Pilgrimage Church of Maria Loreto (St. Andrä)
The pilgrimage church Maria Loreto is a Baroque , Roman-Catholic pilgrimage church built between 1683 and 1686 at the northern end of the historic urban area of St. Andrä in Carinthia . It is under the patronage of the apostles Peter and Paul .
A Loreto chapel was built on the site of today's church in 1647 and has been looked after by Dominican women ever since. Franz Kaspar Graf von Stadion had the current church built over this chapel between 1683 and 1687. The chapel was demolished in the course of redesigning the interior of the church in 1790/1793, instead the chapel was built in the left vestibule.
The Dominican convent was closed in 1782. In 1859 the church came into the possession of the Jesuits. There were major renovations from 1870 to 1885 and 1938. In 2010/11, the two spire helmets were re-covered with copper. The pilgrimage church has been looked after by the Benedictines since 2010. On July 21, 2014, Pope Francis elevated the church to a minor basilica by decree . A two-year restoration had been completed by this time.
The church is a large, north-facing structure. The south side is taken up by the wide facade, a little behind with two 60 m high towers. The facade has five axes and is structured by six giant pilasters . In the three middle, three-story axes are the portals, above them windows and painted glare fields. Of the portals, the middle one bears a segment gable, the two side triangular gables. The outer axes are two-story and have figural niches with St. Paul on the right and St. Peter on the left. The apostle Peter is shown with two keys for binding and loosening on earth and in heaven ( Matthew 16:19 ).
The facade violates some of the classic rules: the giant pilasters are too thick. In addition, there are no beams on them. The pilasters of the triangular pediment come without transition to the Rinnleiste the gabled roof . The sloping gable kinks where volutes should actually begin.
The two towers, completed in 1730, are positioned at the level of the second nave yoke and wear onion helmets.
The nave has six bays, around 45 m long and at its widest point 40.5 m (chapel axis) wide. It takes up the width of the three central facade axes. In the first nave yoke there are chapels between the facade and the towers . The hall-like, 17 m high interior has a flat barrel vault with stitch caps. The end of the choir is flat with rounded corners. Otherwise the choir is only distinguished from the nave by its painting. Behind it is the sacristy . Between the fourth and fifth nave yoke there is a chapel annex on both sides. The connection to the nave is made through semicircular arched openings, the chapels are single-bay with groin vaults and have an apse with two lancet caps each.
The organ from 1883 comes from Martin Hechenberger from Passau. In the church there is also the epitaph for the founder, Bishop Graf Stadion.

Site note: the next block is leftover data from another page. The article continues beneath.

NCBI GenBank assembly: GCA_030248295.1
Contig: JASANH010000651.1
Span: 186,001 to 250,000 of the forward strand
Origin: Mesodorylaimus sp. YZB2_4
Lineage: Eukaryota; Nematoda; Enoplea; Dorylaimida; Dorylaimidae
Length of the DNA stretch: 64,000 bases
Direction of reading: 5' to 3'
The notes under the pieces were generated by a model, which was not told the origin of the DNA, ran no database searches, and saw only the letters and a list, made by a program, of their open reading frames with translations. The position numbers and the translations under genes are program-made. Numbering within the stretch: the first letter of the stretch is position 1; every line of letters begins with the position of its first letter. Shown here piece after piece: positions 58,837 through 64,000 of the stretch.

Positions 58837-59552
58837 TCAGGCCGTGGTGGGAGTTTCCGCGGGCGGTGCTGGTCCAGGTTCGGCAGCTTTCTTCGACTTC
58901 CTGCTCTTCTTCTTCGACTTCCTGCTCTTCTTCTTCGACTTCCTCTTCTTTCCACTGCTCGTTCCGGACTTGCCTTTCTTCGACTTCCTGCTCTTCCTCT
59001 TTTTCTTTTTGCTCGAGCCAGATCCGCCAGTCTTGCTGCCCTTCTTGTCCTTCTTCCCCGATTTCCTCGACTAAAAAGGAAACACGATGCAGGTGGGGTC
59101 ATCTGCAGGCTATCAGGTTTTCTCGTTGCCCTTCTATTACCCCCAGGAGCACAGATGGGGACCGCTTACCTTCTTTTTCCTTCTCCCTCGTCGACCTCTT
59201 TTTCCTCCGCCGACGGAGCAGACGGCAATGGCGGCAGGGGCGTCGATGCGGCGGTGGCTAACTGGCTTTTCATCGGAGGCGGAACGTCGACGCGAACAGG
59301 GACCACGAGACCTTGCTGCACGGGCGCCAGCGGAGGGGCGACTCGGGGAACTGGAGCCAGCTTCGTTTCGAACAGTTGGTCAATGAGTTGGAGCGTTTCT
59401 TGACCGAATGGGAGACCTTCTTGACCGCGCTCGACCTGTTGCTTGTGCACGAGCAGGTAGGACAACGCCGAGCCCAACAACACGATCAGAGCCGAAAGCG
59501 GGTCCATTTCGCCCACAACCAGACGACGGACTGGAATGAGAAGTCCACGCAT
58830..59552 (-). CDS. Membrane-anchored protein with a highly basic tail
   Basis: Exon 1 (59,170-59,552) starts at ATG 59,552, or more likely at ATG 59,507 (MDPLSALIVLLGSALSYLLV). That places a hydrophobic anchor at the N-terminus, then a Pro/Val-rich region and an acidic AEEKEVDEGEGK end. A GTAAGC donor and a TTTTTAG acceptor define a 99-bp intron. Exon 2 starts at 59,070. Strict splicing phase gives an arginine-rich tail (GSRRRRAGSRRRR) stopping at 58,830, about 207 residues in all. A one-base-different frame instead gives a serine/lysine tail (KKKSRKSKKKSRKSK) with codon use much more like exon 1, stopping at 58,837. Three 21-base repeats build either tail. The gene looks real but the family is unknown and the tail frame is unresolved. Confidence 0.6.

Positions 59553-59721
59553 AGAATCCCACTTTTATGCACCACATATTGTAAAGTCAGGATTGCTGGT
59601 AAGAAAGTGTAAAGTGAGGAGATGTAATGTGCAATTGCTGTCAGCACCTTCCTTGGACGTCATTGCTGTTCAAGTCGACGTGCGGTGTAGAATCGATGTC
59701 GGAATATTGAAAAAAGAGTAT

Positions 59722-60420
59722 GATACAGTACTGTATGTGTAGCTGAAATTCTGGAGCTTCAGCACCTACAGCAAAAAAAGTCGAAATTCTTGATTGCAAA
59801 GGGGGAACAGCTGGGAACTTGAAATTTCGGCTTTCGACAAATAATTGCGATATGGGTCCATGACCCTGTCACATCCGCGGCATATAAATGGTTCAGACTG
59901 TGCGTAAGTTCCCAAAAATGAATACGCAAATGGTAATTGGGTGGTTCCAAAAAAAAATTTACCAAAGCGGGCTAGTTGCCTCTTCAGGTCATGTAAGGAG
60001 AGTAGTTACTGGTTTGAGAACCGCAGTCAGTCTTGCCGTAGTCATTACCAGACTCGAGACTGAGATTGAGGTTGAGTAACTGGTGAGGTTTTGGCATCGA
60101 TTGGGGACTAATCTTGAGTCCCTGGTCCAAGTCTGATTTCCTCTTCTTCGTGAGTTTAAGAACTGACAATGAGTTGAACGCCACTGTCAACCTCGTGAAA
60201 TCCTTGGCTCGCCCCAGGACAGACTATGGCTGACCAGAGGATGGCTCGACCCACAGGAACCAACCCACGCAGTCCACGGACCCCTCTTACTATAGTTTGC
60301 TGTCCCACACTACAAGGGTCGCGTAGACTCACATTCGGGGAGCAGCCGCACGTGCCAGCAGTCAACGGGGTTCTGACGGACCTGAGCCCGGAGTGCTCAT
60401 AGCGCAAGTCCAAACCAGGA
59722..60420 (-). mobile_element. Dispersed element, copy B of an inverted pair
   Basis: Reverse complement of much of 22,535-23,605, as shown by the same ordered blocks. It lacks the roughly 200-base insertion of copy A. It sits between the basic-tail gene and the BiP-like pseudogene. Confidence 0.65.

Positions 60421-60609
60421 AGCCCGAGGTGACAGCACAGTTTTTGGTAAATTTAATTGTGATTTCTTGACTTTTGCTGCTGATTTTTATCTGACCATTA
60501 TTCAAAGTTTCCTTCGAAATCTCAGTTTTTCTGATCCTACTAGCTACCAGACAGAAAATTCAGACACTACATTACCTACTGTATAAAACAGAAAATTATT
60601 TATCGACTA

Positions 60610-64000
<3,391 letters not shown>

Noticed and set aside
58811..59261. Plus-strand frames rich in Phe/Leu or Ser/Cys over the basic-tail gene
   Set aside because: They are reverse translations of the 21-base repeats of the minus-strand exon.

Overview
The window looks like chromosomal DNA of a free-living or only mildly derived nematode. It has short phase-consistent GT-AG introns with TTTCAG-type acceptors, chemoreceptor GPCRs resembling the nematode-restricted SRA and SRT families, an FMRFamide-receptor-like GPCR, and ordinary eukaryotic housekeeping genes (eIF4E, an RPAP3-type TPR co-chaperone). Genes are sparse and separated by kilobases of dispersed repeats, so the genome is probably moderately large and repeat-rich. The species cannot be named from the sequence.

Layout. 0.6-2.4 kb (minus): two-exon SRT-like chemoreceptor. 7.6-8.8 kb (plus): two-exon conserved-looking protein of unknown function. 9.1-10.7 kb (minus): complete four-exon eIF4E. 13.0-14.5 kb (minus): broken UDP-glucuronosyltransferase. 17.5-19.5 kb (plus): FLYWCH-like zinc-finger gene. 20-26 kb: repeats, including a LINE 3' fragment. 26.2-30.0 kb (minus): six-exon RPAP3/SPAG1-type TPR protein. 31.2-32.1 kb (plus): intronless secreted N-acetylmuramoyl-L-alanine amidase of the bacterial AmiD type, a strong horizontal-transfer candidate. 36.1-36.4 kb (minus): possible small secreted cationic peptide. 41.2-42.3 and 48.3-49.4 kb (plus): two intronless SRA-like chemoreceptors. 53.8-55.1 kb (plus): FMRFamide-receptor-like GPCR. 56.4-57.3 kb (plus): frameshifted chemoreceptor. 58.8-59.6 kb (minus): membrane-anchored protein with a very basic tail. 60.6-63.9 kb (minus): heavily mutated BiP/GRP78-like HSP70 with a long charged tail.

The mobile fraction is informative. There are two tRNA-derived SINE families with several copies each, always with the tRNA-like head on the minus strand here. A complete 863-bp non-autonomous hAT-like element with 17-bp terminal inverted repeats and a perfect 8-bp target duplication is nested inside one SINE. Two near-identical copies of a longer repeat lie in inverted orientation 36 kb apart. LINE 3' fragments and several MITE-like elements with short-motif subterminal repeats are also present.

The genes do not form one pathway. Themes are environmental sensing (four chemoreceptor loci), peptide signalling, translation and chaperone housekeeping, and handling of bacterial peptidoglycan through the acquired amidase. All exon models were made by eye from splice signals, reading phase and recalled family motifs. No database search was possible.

The side walls of the choir each have two high windows.
The end wall of the choir is decorated with illusionistic painting from 1793. The painting frames the crucifixion group set up in front of her. It is a painted column architecture with the two prophets Jeremias and Isaias. The landscape of Jerusalem opens up between them. God the Father and the Holy Spirit hover above everything. In a lunette is the coat of arms of Prince-Bishop Franz Caspar von Stadion. The walls of the choir leading to the sacristy bear the following pictures: Thanksgiving offerings by Noah, the sale of Joseph by his brothers, the bronze serpent and the sacrifice of Abraham. Typologically, these images belong to the crucifixion. There are pictures of the four evangelists on the ceiling .
The crucifixion group stands on a classical pedestal. It is often attributed to the Klagenfurt artist Markus Antonius Clauß in 1691. The tabernacle dates from around 1870, the choir stalls and communion bench from 1880/1890.
On the south wall in front of the choir hangs a splendidly framed picture of the Virgin Mary, supposedly a copy of a portrait of St. Luke .
The north side chapel is the sacrament chapel characteristic of a basilica. The altar, which was documented in 1713, therefore has a tabernacle today. The altarpiece was created in 1875 by the Swiss Melchior Paul Deschwanden . It shows St. Joseph with the baby Jesus. The baroque essay depicts John the Baptist .
In the vestibule on the left is the Maria Loreto Chapel with a " Black Madonna ". The altar has a restored baroque antependium . On the right is the All Souls Chapel with a classical altar. Its altarpiece comes from the 18th century altar and shows the crucifix.
The monastery buildings are connected to the church via the sacristy extension and extend north of the church. It is a large, modernized complex over a horseshoe-shaped floor plan.
- Dehio manual. The art monuments of Austria. Topographical inventory of monuments. Carinthia. 2nd, improved edition. Anton Schroll, Vienna 1981, ISBN 3-7031-0522-4 , pp. 518-520 (description).